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Just like viruses knowing no borders, climate change also does not stop at the national border. Emissions and environmental damage produced in one country have an impact on other countries, and frequently globalization is seen as the main channel of transmission. The interconnectedness of countries through international trade and investment can make them collectively more vulnerable

International trade accounts for over fifty percent of global GDP (2020, World Bank). International Resource Panel and United Nations Environmental Programme jointly report (2020) one-third of material resources extracted in the global economy are destined to produce goods for trade. Resource extraction and production are the primary contributors to emissions. Further, despite trade and investment being credited with enabling rapid economic development, the benefits were not necessarily shared fairly; inequalities deepened in many countries adding new risks to the unsustainable patterns of development. Nevertheless, international trade and investment remain key means of implementation of the 2030 Agenda for sustainable development. Trade and investment can play a pivotal role in the decarbonization of the economy and in building resilience for future shocks through the necessary policies, standards, and strategies.

The United Nations Association of New Zealand-Wellington Branch brings a conversation on interrelationships and linkages in trade and investment and climate change and sustainability in the context of a wider consideration of sustainable development, at the time when the COP27 seeks renewed solidarity to deliver Paris Agreement in the present global complexity with many international crises and the COVID 19 pandemic aftermath.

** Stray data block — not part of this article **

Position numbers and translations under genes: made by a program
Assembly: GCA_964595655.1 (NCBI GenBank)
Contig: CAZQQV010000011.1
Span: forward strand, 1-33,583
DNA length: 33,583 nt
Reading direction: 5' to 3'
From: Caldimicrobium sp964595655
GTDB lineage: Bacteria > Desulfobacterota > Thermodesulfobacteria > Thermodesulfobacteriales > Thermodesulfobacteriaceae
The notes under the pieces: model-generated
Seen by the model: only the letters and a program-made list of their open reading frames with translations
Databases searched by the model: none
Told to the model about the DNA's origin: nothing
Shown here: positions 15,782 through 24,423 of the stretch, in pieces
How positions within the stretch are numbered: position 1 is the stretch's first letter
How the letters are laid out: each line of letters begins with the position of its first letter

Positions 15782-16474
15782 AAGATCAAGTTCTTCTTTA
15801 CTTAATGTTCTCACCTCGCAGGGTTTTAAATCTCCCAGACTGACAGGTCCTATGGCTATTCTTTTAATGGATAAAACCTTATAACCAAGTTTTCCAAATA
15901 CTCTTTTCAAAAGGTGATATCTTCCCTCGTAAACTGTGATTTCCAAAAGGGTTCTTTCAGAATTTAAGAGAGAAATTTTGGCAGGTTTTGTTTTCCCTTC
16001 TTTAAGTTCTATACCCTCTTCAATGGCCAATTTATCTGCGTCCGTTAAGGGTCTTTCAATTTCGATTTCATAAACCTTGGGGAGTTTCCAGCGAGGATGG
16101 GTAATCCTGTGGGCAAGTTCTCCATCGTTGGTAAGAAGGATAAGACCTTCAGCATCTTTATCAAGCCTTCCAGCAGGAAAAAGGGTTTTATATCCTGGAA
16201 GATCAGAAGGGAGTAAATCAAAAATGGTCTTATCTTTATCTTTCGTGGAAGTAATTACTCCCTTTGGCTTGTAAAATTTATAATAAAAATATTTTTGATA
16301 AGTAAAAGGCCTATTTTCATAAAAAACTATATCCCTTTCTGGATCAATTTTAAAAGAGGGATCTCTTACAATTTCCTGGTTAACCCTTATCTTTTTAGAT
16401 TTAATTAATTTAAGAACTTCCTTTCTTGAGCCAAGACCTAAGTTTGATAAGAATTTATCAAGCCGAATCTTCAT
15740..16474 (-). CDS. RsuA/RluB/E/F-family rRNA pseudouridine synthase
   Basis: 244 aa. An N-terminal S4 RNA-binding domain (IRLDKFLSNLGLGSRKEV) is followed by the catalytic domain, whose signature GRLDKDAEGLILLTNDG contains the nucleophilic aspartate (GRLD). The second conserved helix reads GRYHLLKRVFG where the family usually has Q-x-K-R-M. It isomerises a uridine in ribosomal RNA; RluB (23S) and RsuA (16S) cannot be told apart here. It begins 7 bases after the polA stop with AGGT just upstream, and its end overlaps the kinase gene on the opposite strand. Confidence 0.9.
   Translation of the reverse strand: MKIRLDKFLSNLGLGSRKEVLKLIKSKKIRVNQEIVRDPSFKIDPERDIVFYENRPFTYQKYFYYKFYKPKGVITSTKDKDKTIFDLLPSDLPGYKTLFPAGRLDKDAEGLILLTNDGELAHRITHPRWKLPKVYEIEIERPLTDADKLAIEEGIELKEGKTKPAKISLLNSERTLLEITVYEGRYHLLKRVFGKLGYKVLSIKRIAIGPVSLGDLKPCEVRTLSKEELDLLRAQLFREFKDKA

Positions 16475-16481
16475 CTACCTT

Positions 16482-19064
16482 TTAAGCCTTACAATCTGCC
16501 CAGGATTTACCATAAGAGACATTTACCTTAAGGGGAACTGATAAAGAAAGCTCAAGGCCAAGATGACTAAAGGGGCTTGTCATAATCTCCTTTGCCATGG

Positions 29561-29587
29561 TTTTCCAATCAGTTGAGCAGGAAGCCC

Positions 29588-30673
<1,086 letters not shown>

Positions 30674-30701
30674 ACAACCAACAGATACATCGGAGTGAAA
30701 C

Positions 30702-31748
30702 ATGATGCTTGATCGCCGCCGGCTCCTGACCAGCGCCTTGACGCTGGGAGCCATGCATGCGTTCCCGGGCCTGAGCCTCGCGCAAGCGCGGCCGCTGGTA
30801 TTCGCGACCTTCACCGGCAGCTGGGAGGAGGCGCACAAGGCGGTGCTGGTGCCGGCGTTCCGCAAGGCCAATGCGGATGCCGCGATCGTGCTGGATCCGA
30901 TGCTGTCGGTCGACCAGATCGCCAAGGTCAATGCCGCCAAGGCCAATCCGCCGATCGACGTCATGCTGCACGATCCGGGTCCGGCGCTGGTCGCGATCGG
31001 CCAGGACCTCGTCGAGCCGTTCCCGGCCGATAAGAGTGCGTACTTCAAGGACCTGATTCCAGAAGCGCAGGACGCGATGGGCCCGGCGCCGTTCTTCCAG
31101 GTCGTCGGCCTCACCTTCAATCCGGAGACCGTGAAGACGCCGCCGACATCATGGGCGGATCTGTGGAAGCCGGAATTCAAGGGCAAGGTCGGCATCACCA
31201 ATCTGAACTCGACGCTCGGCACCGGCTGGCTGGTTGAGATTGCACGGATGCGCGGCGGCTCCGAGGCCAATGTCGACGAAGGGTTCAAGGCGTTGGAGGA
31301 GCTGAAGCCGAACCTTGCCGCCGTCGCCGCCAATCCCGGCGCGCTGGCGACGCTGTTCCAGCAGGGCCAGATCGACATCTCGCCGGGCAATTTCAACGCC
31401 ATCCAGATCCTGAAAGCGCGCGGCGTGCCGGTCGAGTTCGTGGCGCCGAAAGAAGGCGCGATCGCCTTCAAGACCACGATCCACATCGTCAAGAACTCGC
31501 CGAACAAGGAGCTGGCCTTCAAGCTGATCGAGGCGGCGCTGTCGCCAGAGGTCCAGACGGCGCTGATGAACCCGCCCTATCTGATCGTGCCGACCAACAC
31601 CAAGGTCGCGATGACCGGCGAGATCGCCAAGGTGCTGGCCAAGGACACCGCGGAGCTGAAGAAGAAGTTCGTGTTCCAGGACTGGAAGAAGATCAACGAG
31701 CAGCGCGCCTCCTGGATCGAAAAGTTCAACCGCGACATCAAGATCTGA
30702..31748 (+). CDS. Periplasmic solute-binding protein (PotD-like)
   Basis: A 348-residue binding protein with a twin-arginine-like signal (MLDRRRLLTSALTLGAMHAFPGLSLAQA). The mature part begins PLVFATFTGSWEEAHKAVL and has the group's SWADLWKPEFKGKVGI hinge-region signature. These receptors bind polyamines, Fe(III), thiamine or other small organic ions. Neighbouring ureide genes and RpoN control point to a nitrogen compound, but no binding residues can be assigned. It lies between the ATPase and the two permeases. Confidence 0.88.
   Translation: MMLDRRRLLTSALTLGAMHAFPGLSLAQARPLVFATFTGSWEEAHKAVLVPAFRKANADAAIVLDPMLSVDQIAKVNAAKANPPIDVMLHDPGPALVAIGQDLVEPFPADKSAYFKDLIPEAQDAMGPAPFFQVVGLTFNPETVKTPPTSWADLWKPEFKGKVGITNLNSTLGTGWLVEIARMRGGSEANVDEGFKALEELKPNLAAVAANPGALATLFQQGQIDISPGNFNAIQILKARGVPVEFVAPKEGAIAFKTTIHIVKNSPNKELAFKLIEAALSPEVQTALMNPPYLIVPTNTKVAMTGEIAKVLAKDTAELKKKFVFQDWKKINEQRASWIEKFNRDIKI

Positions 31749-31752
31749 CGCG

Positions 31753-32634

The ZOOM link to join the forum

You are very welcome to send your questions to the speakers and/or comments on the topic prior to the conversation directly to this event’s moderator  Dr. Mia Mikic at

Our speakers are...

“Main features of climate responsible trade and investment”

Dr. Yann Duval, Chief, Trade Policy and Facilitation Unit, United Nations Economic and Social Commission for Asia and the Pacific (UN ESCAP) 

Yann has been instrumental in the creation and development of the Asia-Pacific Research and Training Network on Trade (ARTNeT), a network of leading research and academic institutions aiming at building capacity in trade and investment policy and facilitating research for evidence-based policymaking. He leads the activities of the United Nations Network of Experts for Paperless Trade in Asia and the Pacific (UNNExT), a community of experts dedicated to making trade more transparent and efficient through the electronic exchange of information. Since joining ESCAP in 2002, he has designed and delivered capacity-building programmes and advisory services on trade policy and facilitation throughout the ESCAP region, including the trade facilitation segment of the Regional WTO Trade Policy Course at the National University of Singapore.